And yet, having been here before doesn't make it any easier. This time I have grander ideas. Surely mothers must have evolved to be able to think coherently when being interrupted five times a minute. (Counterargument: Babies evolved techniques to soak up every available ounce of adult attention. If you have more to spare, they know .) Or maybe the right nootropic foods would do the trick. Surely, there must be something. I cannot quite shake the idea that if I was smarter, I would able to work through this.

Shortly it will be time for surrender.


Two Idiots and a Handgun

About the time I was meeting Peter at the school bus yesteray afternoon, there was an armed robbery going on nearby on the other side of the block. Two men apparently rang a doorbell and pulled a gun on the person who answered the door. I probably don't know the person in question, but I do know a few of people who live a couple of houses away.

This is a very low-crime neighborhood. So this turn of events is quite shocking to me. I don't like to think this way, so the robbery makes me even more uncomfortable than it might have otherwise.

From the description of the crime distributed by the Mt. Pleasant Police, these were not professional criminals; just idiots with a handgun in desperate need of immediate cash. If what they wanted was cash, why go doorbelling to get it? (They didn't get much.) If what they wanted was cash, why didn't they just rob a bank? Cashwise, on any given day I would be hardpressed to pay the pizza delivery boy, let alone satisfy the cravings of armed robbers. I gather that the unlucky person who was robbed was probably not much different.

Nonetheless, a gun can be at least as deadly in the hands of an idiot as in the hands of a professional criminal. I really don't like the idea of idiots with guns being able to find their way to my neighborhood.


A Very Blustery Day

From today's weather report:

West winds will increase to 25 to 35 mph this morning... with higher gusts. The highest winds will be this afternoon and evening... where sustained winds reaching 40 mph will be possible. Wind gusts in excess of 58 mph are expected this afternoon as well... especially in the higher terrain of the region. [ellipses in original]

Windycon Pictures

We have a new digital camera, and my parents brought their digital camera, too. So we have an abundance of pictures from Windycon:


A koi in the lobby koi pond, a big hit with the kids.


Gene Wolfe & John Cramer


Peter practices yoga in the hotel room.


Elizabeth with her grandmother, Pauline Cramer.


Beverly Friend & Elizabeth Anne Hull


Vincent DiFate with Jim Wilson at the party for DiFate.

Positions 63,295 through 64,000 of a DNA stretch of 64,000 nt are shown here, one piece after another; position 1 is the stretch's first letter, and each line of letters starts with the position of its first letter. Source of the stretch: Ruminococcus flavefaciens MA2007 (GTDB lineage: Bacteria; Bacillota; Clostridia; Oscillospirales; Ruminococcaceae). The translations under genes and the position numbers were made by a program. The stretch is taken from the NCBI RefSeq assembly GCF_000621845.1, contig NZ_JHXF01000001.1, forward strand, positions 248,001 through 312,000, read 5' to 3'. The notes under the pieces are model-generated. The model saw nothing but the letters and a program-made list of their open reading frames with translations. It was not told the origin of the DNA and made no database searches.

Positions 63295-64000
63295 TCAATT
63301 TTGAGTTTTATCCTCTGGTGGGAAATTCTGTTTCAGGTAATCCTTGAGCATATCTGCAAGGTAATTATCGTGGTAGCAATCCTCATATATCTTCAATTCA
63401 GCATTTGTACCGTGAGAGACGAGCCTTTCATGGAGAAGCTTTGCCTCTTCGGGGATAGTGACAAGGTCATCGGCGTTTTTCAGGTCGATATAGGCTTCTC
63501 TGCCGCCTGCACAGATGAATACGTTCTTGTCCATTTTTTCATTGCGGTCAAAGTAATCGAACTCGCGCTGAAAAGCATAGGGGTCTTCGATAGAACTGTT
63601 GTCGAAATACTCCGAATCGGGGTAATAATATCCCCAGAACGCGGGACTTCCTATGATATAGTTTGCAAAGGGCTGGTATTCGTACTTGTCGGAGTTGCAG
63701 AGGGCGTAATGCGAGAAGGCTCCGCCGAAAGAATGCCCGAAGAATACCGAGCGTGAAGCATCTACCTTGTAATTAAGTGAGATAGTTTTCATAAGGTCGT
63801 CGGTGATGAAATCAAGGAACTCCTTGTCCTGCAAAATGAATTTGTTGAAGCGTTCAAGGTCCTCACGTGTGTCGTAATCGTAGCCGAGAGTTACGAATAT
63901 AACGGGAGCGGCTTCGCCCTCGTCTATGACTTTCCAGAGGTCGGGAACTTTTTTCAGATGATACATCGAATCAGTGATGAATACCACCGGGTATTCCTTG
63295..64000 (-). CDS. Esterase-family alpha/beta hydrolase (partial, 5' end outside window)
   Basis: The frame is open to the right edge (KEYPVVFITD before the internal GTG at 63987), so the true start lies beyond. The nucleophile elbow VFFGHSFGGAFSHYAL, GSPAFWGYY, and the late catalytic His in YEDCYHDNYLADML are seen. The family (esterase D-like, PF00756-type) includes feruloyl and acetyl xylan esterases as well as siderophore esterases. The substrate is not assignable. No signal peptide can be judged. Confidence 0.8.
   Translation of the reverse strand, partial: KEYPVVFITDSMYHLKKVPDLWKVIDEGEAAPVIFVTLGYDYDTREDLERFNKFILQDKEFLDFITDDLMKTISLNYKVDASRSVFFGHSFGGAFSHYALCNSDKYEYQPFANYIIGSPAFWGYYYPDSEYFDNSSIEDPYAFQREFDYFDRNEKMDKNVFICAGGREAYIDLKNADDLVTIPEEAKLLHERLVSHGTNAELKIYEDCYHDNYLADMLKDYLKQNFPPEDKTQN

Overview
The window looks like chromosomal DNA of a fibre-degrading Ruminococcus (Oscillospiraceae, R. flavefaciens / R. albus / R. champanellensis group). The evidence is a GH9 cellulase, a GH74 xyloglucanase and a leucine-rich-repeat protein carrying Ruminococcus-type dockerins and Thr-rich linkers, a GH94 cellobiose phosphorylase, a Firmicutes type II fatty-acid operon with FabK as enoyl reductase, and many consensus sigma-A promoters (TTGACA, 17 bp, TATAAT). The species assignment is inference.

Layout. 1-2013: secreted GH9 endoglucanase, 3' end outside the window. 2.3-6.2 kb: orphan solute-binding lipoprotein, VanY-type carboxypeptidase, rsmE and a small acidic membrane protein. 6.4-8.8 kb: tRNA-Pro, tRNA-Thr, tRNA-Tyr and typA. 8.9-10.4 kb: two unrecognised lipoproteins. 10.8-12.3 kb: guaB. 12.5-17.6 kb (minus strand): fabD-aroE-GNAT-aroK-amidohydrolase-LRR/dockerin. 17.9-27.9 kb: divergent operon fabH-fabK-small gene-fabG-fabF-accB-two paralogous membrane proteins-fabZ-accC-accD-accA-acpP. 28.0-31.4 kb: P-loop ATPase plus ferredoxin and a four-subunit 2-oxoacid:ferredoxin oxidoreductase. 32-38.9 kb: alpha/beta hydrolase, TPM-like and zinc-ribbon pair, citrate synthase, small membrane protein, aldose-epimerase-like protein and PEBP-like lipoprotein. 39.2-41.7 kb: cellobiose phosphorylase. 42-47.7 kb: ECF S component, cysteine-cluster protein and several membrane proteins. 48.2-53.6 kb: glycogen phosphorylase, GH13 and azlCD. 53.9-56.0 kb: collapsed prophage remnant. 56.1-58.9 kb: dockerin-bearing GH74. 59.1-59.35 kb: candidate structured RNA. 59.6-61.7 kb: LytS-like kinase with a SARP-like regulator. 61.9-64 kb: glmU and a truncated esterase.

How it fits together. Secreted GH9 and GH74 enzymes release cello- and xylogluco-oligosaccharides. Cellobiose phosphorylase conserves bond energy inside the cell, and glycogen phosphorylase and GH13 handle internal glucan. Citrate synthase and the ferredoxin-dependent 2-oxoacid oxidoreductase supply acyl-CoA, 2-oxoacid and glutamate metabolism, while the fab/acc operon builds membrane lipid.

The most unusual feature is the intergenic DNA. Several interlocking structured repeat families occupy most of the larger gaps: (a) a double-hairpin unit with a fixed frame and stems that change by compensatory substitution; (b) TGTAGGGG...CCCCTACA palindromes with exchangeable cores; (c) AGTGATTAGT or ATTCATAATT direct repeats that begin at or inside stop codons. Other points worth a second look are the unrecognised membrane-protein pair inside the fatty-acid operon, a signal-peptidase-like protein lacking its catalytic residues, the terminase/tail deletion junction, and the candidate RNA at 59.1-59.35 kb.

Alex Eisenstein and Robert Weinberg with their contributions to the fabulous exhibit of Ed Cartier illustrations.


Marianne Mohanraj, Jim Frenkel, & Gene Wolfe


Patricia Bowne


Roger Vernon


Gregory Benford & David Hartwell


David wears the silly hat Peter bought in the dealer's room. It suits him.


My Drug Experience

I had my first experience with MDMA (aka Ecstasy) this weekend; not by taking it, but by having a hotel room across the hall from a party where it was being sold.

While I'm not the sort of person who would ever have considered taking MDMA myself, I had a vaguely favorable impression of it as illegal drugs go. By reputation, its primary effect is to increase empathy. What's not to like about people having more empathy?

My experience this weekend with people on MDMA was very different from what one might have expected, given its reputation as an "empathogen." To state it flatly, if you take Ecstasy to make yourself more empathic, you are a narcissistic, self-deluded fool.

Thursday night, everything was fine. We got a good night's sleep.

Friday night was fine until about 1AM, when very loud music began blasting from 3117, the room across the hall. We had been mistakenly assigned a room on the party floor. I assumed it had something do to with guests whose rooms were paid for by the convention needing to be in the convention room block. We are fairly hardcore convention-goers and I have socialized my children to be noise tolerant when travelling, so being on the party floor should not have been a big deal. But the sound level coming out of the room across the hall was beyond my considerable experience. I marched across the hall in my pajamas without my glasses on and told the lone person in the room that he could not keep his door open if he was going to play music at that volume, and then closed his hotel room door. A few minutes later, he reopened it. His insistence at having the door open hinted at the commercial nature of his enterprise.